In an image taken from video, Rep. Jamie B. Raskin (D-Md.), the lead impeachment manager, addresses the Senate on Wednesday. (U.S. Senate TV via Reuters)
In an image taken from video, Rep. Jamie B. Raskin (D-Md.), the lead impeachment manager, addresses the Senate on Wednesday. (U.S. Senate TV via Reuters)

Opinion by Paul Waldman and Greg Sargent

Feb. 10, 2021

At Donald Trump’s impeachment trial on Wednesday, several Democrats highlighted a tweet that the former president sent the day before the attack on the Capitol, blasting GOP senators as too feckless to help him overturn the election.

“I hope the Democrats, and even more importantly, the weak and ineffective RINO section of the Republican Party, are looking at the thousands of people pouring into D.C.,” Trump wrote, referring to supporters already arriving to disrupt Congress’s counting of electoral votes.

As the Democrats noted, Trump regularly pressured the GOP “Surrender Caucus” to help steal the election. Yet, in so doing, they portrayed Republicans largely as passive targets of his rage — without mentioning the extensive work Republicans actually did do to help him overturn the outcome.

Similarly, at another point, Democrats hammered Trump for cheering on Texas supporters who menacingly surrounded then-candidate Joe Biden’s campaign vehicles on a highway. Left unsaid was that some Republicans listening as jurors — such as Sen. Marco Rubio (Fla.) — also cheered them on.

The moments captured an important tension at the heart of Trump’s impeachment trial. Democrats have made a strategic decision that if they refrain from implicating the GOP in Trump’s misdeeds, then some Republican senators might be more gettable as votes to convict Trump.

Whether they are saying so or not, the case the House managers are making most definitely does implicate much of the Republican Party. At every stage in all the corruption and misconduct the Democrats are documenting, Trump enjoyed essential support and even active enabling from the overwhelming majority of influential figures within his party.

An essential component of the Democratic case against Trump is that his assault on democracy began months before Jan. 6. As the managers graphically detailed on Wednesday, through much of the 2020 campaign, Trump lied that Democrats were in the process of stealing the election and that, if he lost, it would be an inherently illegitimate outcome.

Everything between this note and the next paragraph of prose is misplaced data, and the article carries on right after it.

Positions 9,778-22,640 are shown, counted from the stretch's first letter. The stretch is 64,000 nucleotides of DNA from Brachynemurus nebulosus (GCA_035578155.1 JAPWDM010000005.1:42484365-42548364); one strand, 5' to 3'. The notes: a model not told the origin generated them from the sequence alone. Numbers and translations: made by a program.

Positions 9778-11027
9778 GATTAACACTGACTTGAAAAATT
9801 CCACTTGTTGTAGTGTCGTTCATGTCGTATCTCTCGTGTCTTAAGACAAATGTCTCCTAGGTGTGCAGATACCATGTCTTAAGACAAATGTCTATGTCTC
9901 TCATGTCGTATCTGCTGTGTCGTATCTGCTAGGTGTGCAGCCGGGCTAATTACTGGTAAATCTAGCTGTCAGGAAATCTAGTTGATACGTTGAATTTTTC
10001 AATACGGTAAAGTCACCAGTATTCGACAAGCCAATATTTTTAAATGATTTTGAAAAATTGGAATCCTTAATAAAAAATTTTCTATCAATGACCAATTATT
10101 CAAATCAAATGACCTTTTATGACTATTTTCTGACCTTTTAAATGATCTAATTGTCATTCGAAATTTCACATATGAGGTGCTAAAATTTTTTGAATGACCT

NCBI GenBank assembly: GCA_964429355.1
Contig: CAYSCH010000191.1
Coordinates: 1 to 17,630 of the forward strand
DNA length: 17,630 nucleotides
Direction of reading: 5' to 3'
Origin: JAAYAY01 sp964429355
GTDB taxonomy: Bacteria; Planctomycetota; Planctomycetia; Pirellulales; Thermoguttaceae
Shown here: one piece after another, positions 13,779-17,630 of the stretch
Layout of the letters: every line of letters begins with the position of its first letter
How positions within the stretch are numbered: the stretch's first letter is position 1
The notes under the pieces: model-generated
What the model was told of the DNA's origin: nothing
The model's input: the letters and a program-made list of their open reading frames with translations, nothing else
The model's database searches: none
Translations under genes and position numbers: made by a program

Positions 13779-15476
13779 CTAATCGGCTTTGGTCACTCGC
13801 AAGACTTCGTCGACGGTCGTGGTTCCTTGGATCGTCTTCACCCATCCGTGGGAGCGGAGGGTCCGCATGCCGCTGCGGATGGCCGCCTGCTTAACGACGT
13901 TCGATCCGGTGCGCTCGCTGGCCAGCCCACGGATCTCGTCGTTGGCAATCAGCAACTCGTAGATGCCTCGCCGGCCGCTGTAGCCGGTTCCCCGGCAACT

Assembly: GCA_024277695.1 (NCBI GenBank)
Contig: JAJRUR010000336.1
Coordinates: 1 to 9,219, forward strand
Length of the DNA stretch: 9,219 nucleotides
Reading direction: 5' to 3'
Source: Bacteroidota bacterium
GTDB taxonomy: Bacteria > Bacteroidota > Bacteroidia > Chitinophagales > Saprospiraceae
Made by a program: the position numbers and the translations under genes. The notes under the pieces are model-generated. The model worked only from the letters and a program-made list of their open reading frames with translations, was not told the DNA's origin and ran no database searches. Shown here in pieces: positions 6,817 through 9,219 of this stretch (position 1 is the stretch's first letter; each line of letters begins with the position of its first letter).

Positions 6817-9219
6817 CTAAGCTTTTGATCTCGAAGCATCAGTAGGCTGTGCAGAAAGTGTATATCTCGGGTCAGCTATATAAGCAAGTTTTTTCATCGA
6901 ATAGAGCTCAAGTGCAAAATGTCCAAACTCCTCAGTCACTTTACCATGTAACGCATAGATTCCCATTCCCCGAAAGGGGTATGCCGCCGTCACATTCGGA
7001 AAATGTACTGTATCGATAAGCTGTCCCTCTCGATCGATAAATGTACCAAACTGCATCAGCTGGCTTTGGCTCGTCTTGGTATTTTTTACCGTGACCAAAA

This effort accelerated after the election, as Democrats also detailed. He filed frivolous lawsuits, spread bizarre conspiracy theories and even pressured election officials to corruptly change results in his favor. For weeks, he told his supportersthe election had been stolen from them, and urged them to descend on the Capitol to set things right, which culminated in the violent insurrection.

Democrats are now making a powerful case that all this added up to perhaps the most grave betrayal of the Constitution ever perpetrated by a U.S. president. But if that is so, you must also conclude that members of the Republican Party amounted to a mass of co-conspirators in that betrayal.

It doesn’t matter that Trump castigated them for not doing enough. They did do an extraordinary amount — through sins of commission and omission alike.

A big element of the story is that the GOP has had multiple chances to take what Democratic strategist Simon Rosenberg describes as “off-ramps” from the party’s ongoing radicalization behind Trump.

Even as Trump spent months throughout the summer and fall clearly telegraphing his plot to use mail delays to try to invalidate millions of legal votes, few Republicans criticized this or told the public that such an effort would be unacceptable and resisted.

Then, when Biden did win, most of them wouldn’t even say explicitly that Biden won for many weeks. It wasn’t until six weeks after the election that Senate GOP leader Mitch McConnell (R-Ky.) finally admitted Biden was the victor. He and other Republicans delayed for the cynical purpose of keeping GOP voters energized for the Senate runoff elections in Georgia.

On top of that, large swaths of the GOP supported a lawsuit designed to invalidatemillions of votes based on fictions to pave the way for state legislators to send separate electors, swinging the election to Trump. A few GOP senators pointed out that this was a direct assault on democracy and self-rule. But only a few.

And then, even after the attack, more than 130 House Republicans voted to invalidate Biden electors, carrying forward Trump’s effort to overturn the election and keep himself in power illegitimately.

It doesn’t even end there. Since then, large swaths of the party voted to stand by Rep. Marjorie Taylor Greene (R-Ga.) despite her endorsement of executing Democrats. They did so, at least in part, as a show of solidarity to Trump, a show of solidarity to one of the most visible proponents of the stolen-election mythology and of the use of political violence as a necessary means for defeating the political opposition, openly understood as the enemy.

Throughout this saga, Republicans gave Trump’s effort to overturn the election critical ballast. They may have momentarily distanced themselves from one statement or another, but they continued to communicate their fundamental support for him and many of his most corrupt designs. And this is largely MIA at Trump’s trial.

Democrats may or may not be making the strategically correct decision in refraining from telling this tale. But either way, a reckoning with the arguably bigger and potentially more consequential story — ongoing GOP radicalization — has been postponed. And it isn’t going away.

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